Bryson provides an entirely confusing pizza analogy to describe the current situation between the PGA Tour and the LIV – GolfWRX

Four majors but only one with the je ne sais quoi that the others would miss.

As the US Open, PGA Championship and The Open move to their respective tours, The Masters’ appeal comes not just from tradition, Butler Cabin and the green jacket, but from the fact that for 88 years, it (of course) took place at the same course.

Viewers became familiar with the likes of Tea Olive, Magnolia, White Dogwood and Firethorn, with just four of the holes all named after trees or shrubs referencing the site’s former life as a nursery.

However, slight changes have appeared throughout the story. Like most courses, Augusta slowly added length. They renovated the bunkers, filled them with white sand and, in the early 1980s, redid the greens with bentgrass.

The Masters Media Guide, produced a few weeks before the annual event, is the standard way to convey changes and improvements, and in February we reported significant changes to two of the most famous holes – 11 and 15.

These days, however, we don’t need to wait for the guide to figure out what might be going on behind the closed doors of Magnolia Lane.

Eureka Earth released its aerial view of work in progress on another of Augusta’s infamous holes – the 13th, or Azalea – yesterday and it certainly looks interesting, especially to those used to seeing shots like this piece. infamous from Lefty.


From the photo, it looks like the tee has moved back several yards to form a much narrower drive, much like the player’s view from 18, although it’s impossible to know by how much.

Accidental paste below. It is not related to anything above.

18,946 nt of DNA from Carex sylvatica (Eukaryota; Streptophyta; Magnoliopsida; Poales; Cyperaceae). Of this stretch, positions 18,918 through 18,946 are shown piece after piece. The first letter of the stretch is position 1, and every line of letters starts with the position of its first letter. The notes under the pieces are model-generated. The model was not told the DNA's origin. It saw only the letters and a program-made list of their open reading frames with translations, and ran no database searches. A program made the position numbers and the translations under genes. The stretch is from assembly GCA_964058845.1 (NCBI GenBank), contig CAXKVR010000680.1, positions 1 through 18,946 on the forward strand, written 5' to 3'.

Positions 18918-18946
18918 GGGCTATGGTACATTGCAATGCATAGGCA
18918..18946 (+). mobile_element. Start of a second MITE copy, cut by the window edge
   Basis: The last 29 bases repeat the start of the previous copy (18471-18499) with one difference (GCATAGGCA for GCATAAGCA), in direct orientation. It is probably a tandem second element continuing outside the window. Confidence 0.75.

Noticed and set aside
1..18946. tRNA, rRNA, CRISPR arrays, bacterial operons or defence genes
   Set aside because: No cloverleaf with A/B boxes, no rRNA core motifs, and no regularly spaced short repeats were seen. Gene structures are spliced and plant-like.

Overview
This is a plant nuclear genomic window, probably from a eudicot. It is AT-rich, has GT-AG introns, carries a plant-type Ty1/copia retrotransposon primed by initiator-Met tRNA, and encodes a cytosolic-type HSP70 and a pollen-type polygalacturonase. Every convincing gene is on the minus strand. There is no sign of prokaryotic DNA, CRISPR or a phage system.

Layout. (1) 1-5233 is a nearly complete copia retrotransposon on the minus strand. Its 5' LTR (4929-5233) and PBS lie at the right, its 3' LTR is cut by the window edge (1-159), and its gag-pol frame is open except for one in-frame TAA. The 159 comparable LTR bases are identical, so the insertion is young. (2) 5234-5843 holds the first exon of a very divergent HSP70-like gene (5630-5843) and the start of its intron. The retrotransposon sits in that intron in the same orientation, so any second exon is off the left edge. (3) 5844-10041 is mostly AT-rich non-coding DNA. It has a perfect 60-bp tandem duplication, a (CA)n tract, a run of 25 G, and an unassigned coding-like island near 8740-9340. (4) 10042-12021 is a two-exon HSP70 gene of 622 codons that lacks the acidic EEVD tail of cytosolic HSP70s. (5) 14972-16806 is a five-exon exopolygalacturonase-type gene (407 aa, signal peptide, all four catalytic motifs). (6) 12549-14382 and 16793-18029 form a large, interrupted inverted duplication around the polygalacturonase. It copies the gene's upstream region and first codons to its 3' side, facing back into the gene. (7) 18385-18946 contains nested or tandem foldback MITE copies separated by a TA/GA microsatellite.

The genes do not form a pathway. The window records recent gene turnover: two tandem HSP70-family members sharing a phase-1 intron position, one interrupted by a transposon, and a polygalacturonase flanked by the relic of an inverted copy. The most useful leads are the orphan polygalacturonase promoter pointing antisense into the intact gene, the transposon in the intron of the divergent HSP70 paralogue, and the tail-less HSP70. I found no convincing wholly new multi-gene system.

As always, the reaction is very mixed.

Referring to work in progress rumours, one response suggested it wasn’t enough of a change – “I’ll be honest, I thought they were going to move the tee back a bit more”, while another along the same lines Augusta suggested was, “Playing into the hands of the long hitters.”

It wasn’t all about the cynics, however.

Former European Tour player and now well-known commentator and analyst Ken Brown retweeted the photo with the introduction, “Hot news @TheMasters. After years of discussions and land purchases. It looks like a new tee at the 13th…”

Responses were slightly more positive to Brown’s tweet.

“I won’t go over the corner of this tee,” was one, buoyed by the notion that the renovation was, “Good news if it brings that suspended lie back for a second.”

However, not everyone was wowed by the news of the change.

One opinion was that “masters don’t realize that by moving that tee back they will put a wedge of sand in their hands for a short 3rd shot and more birdies will be made and no one will fall in Rae’s Creek”, while the final answer at least made a few think about the future.

“Before I die, this course will be 8500 meters Ken, a little sad really.”

The suspicion is that this will certainly not be the last revealing photo of amendments to the major that “never” changes.

Over the 19th hole

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